The skeletal system is made up of bones and joints and provides support, mobility, and protection to various organs in the body. We are born with more than 300 bones. Many of them, such as the skull bones, fuse together and as an adult we have 206 bones. The largest bone in the human body is the femur (thigh bone) and the smallest bones in the human body are the three bones of the middle ear. Maximum bone growth occurs during childhood and puberty, and tapers off as the person approaches 16-18 years of age. While the bones do not grow in size after 18-20 years, they do not remain just as stagnant, hard and inert structures. Continuous metabolic processes called bone remodeling, during which bone is resorbed and formed again occur throughout our life. A major role in this process is played by specialized cells in the skeletal system called osteoblasts which are bone lining cells, and osteoclasts which are bone dissolving cells. Our entire skeleton is renewed every few years and it is estimated that at any time about 20% of an adult bone is undergoing remodeling.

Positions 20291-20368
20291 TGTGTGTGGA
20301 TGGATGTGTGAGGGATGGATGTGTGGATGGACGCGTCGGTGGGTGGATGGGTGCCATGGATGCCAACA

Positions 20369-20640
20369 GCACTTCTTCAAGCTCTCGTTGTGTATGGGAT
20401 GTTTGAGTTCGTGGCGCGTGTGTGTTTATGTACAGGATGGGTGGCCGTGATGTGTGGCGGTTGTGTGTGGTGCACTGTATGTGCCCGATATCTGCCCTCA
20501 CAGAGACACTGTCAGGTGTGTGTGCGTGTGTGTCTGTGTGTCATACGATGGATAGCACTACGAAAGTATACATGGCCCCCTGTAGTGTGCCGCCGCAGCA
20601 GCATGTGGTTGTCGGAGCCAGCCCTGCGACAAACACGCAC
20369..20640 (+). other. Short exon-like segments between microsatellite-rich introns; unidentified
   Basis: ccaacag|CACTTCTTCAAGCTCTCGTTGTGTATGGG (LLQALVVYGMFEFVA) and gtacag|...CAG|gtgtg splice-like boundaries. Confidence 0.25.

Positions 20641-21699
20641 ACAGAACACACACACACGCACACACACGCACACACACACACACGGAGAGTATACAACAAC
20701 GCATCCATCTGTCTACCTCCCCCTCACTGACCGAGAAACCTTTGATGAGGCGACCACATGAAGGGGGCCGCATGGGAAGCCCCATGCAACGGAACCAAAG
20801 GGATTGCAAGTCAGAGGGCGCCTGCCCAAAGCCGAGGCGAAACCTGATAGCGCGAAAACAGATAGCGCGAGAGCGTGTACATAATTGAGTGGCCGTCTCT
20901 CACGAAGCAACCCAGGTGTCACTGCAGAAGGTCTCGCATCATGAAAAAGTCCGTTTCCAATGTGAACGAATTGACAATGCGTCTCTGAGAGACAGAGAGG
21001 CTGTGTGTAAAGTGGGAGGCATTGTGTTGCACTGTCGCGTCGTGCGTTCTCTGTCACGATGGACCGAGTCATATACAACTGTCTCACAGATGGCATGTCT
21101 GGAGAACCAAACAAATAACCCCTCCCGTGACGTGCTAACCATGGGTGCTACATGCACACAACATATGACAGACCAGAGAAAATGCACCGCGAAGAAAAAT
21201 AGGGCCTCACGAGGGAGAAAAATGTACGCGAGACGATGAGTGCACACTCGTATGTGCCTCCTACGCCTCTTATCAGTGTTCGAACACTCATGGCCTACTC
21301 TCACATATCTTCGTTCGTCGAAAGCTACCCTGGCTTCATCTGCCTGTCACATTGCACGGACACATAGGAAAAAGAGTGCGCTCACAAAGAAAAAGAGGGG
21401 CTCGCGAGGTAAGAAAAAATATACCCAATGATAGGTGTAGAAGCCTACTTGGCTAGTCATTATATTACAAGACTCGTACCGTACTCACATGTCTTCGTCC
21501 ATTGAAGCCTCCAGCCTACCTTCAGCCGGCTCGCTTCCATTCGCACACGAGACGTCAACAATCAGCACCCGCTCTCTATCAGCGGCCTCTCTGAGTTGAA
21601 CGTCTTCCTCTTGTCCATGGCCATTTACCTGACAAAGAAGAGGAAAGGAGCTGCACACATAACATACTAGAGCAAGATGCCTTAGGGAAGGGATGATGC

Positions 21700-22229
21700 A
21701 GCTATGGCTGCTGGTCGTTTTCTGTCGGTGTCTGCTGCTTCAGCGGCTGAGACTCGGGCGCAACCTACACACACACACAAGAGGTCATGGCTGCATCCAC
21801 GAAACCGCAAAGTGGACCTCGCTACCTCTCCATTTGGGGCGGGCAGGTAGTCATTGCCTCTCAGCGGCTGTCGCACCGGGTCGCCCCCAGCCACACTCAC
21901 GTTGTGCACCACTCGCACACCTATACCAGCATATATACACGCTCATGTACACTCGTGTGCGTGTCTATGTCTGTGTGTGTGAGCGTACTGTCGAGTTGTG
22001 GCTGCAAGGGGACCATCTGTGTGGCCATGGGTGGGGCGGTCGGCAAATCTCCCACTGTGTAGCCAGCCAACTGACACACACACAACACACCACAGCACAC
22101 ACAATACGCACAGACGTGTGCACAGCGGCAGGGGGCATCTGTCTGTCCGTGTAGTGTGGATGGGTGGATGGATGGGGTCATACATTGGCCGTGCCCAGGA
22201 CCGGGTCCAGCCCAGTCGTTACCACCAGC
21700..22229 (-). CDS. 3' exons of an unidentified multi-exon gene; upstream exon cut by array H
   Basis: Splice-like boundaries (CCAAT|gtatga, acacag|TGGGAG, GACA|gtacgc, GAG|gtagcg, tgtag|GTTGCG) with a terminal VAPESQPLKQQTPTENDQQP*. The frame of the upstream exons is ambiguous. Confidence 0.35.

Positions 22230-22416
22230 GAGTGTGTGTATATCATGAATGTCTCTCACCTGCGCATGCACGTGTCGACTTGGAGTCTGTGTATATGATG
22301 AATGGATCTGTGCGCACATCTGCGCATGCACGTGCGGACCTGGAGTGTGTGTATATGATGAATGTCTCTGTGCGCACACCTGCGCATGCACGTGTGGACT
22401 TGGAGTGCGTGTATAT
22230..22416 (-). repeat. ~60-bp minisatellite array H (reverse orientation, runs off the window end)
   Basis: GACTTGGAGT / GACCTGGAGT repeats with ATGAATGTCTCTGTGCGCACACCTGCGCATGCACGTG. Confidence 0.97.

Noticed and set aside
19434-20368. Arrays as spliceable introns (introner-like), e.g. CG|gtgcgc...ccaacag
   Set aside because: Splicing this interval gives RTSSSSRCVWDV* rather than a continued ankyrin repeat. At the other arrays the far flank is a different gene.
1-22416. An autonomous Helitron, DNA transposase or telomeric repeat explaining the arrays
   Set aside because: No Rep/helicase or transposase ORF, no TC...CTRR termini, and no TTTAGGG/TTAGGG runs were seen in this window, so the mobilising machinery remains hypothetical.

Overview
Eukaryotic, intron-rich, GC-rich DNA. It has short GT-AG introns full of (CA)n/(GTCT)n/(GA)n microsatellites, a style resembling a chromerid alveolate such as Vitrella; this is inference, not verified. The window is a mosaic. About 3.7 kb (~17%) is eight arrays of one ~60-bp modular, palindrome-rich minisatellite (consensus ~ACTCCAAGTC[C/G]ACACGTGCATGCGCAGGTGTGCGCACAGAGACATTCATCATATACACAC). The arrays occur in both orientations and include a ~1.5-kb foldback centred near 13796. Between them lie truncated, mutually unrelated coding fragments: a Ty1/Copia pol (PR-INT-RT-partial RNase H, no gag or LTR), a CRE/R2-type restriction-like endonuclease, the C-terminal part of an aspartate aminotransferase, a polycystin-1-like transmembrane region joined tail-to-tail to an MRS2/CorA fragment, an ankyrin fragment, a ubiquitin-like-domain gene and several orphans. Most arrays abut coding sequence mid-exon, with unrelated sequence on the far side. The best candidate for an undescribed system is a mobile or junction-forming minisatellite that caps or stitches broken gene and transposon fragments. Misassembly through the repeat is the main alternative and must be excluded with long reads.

We are exposed to a variety of infectious agents in the environment such as bacteria, viruses, and parasites. One of the recently published studies indicates that viruses can spread from one person to another through very fine air particles exchanged just by breathing.1 The tiny particles stay suspended in the air for a long time, even when the person may not be symptomatically ill. That means a sick person does not need to be coughing or sneezing to spread the virus. Any seasonal change challenges our immune system with new pathogens; therefore, our immune system needs to be functioning at its optimum to fight infectious agents.